The machine that can do that—in just two hours—is the Ion Proton, a genetic sequencer introduced by Life Technologies in January. It’s 1,000 times more powerful than its year-old predecessor, the Ion Personal Genome Machine, and, at $1,000 per genome, a fraction of the price. A combination of Moore’s Law, ingenuity, and demand stand to make the Ion Proton the go-to gene decoder in a market that Life Technologies CEO Greg Lucier estimates will hit $2 billion by 2014. In turn, Life Technologies stands to make possible a future in which medicine is tailored to each individual’s DNA.
“We really are at a tipping point to understanding the molecular basis of cancer,” says Jonathan Rothberg, inventor of the Ion Torrent. It’s a bold but believable claim from the man who, 13 years ago, began mulling over the idea of semiconductor-based genetic testing while gazing at an image of a computer chip on the cover of a magazine. He was looking at that photo right after his newborn son was rushed to the intensive care unit with trouble breathing. “That’s when I first understood what the term ‘personal medicine’ means,” Rothberg recalls. Genetic sequencing was much too slow, he thought: “The human genome effort was done in a Henry Ford style,” and to move it forward, “we had to take an approach analogous to the one that made that Pentium chip possible.”
Rothberg’s first machine was an improvement, but it was still slow, relying on a two-step process of taking pictures of sequences and then analyzing those to build a genome. The idea to switch gears—which would eventually lead to the Ion Torrent—came, like the first epiphany, from Rothberg’s son, who said it would be much cooler for his dad to be able to read minds than genomes. Or, as Rothberg understood it, it would be much cooler if he could read the genes directly, reading their minds instead of talking to them to know what they thought. “We needed to come up with a device that could see chemistry,” he says.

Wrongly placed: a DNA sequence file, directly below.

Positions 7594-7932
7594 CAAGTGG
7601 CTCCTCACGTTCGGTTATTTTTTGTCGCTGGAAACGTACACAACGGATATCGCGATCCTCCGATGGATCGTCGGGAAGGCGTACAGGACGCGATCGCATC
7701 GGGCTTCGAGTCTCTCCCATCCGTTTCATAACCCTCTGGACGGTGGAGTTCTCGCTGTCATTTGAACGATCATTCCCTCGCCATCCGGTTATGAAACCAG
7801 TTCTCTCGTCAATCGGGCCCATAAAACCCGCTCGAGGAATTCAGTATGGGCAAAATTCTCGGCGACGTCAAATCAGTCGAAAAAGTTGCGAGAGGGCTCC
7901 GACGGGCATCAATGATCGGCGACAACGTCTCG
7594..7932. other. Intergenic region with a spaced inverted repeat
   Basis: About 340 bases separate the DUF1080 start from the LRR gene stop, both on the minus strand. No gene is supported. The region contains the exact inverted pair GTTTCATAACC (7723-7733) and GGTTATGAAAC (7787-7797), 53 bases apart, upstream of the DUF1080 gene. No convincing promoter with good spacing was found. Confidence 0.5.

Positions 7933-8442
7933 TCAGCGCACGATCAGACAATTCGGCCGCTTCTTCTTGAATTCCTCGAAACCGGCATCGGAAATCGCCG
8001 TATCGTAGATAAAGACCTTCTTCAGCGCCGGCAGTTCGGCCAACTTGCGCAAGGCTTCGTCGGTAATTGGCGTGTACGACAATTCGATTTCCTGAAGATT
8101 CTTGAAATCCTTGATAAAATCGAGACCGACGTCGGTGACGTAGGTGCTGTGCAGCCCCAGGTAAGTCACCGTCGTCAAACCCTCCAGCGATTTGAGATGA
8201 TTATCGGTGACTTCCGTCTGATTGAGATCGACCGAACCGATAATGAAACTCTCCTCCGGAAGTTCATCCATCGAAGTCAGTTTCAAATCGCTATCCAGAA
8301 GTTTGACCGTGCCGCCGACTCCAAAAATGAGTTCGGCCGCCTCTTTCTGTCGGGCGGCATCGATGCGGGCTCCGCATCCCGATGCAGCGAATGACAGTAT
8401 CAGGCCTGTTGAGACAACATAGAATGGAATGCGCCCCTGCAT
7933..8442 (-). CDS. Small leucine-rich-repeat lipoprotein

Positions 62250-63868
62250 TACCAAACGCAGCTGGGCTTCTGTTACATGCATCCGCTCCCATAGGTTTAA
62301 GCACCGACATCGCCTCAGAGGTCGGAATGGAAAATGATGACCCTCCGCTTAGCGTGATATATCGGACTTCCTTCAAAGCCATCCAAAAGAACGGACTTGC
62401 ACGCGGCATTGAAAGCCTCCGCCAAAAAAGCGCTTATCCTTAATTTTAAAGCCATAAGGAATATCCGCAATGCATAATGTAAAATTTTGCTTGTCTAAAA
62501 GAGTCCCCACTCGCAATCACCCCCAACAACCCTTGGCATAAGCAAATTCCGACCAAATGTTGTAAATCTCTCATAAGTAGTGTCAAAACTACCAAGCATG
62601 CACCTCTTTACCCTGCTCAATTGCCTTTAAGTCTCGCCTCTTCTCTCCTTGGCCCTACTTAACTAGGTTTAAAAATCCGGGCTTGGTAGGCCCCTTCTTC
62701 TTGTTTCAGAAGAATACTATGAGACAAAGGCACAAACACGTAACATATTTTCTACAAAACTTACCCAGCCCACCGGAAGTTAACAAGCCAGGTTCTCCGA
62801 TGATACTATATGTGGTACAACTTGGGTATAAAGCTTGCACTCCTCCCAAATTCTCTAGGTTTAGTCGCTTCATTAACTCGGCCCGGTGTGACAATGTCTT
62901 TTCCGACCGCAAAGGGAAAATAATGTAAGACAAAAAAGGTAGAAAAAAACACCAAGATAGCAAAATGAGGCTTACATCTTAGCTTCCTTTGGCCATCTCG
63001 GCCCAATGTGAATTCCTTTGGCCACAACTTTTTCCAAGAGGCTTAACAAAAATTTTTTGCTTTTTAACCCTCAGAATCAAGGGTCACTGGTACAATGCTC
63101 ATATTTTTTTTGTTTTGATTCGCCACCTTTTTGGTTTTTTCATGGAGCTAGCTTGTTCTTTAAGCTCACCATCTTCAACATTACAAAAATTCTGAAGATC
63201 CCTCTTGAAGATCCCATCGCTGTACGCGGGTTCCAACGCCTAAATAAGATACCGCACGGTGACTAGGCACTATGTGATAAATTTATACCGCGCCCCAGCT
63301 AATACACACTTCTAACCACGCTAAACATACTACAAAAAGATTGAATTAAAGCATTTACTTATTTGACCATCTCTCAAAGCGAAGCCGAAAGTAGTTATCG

The result is the Ion Torrent, the first semiconductor-based sequencer in the world. Because Rothberg tapped into the existing semiconductor industry, out of which had already come microprocessors, memory chips, and digital-camera chips, he could tap into existing manufacturing equipment and the quick advances driven by Moore’s Law (which predicts exponential improvements in computing). He could also take advantage of the semiconductors themselves—especially the photography chip, which sees light particles. Rothberg used his version to “see” hydrogen ions, which are released every time a letter on a single strand of DNA encounters its match. So, as a strand of DNA is run through the machine, base pairs connect and release hydrogen ions; by keeping track of when those ions are released, the machine sequences the gene.
Life Technologies acquired Rothberg’s Ion Torrent in late 2010 and introduced the sequencer later that year. It took just 13 months for the company to unveil the Ion Proton, an astoundingly more powerful and cheaper instrument. “The reason it got better so fast is because we did a sleight of hand,” Rothberg says. “We time-traveled from the early 1990s to the present.” In other words, instead of waiting for the equipment to make semiconductor chips to be made, Rothberg could just use equipment that was already out there, saving money and time. The result is revolutionary: “We’ve reached that economic tipping point where it’s now affordable enough that it can be used broadly,” Lucier says.
“It’s like all new technology: It needs to be brought online clinically in a very careful and deliberate manner,” says Christopher Corless, chief medical at Knight Diagnostic Laboraties. He hopes to use the machine to screen people who haven’t responded to chemotherapy so they might benefit from experimental personal medicines. Life Technologies encourages that kind of “deliberate manner” with its software, which is designed to guide researchers through specific tasks and mutations. One kit, for instance, lets researchers identify 95% of mutations present in North Americans. “None of this was feasible before because of the costs,” says George Watts, a professor at the University of Arizona’s cancer center who uses a Life Technologies sequencer that screens for 46 common cancer-causing genes.
Still, as Rothberg admits, “This is just the start—it’s not a magic wand, but I do believe in the next few years we’ll see an understanding of many complex disorders.” After all, giving doctors and researchers faster and easier access to DNA gives them a better look into life itself: “Everything in the world starts with DNA,” Lucier says, “so our ability to understand how things work by understanding their computer code will allow us to do amazing things.” So while there’s no easy magic yet, there are the first glimpses into the once unknowable.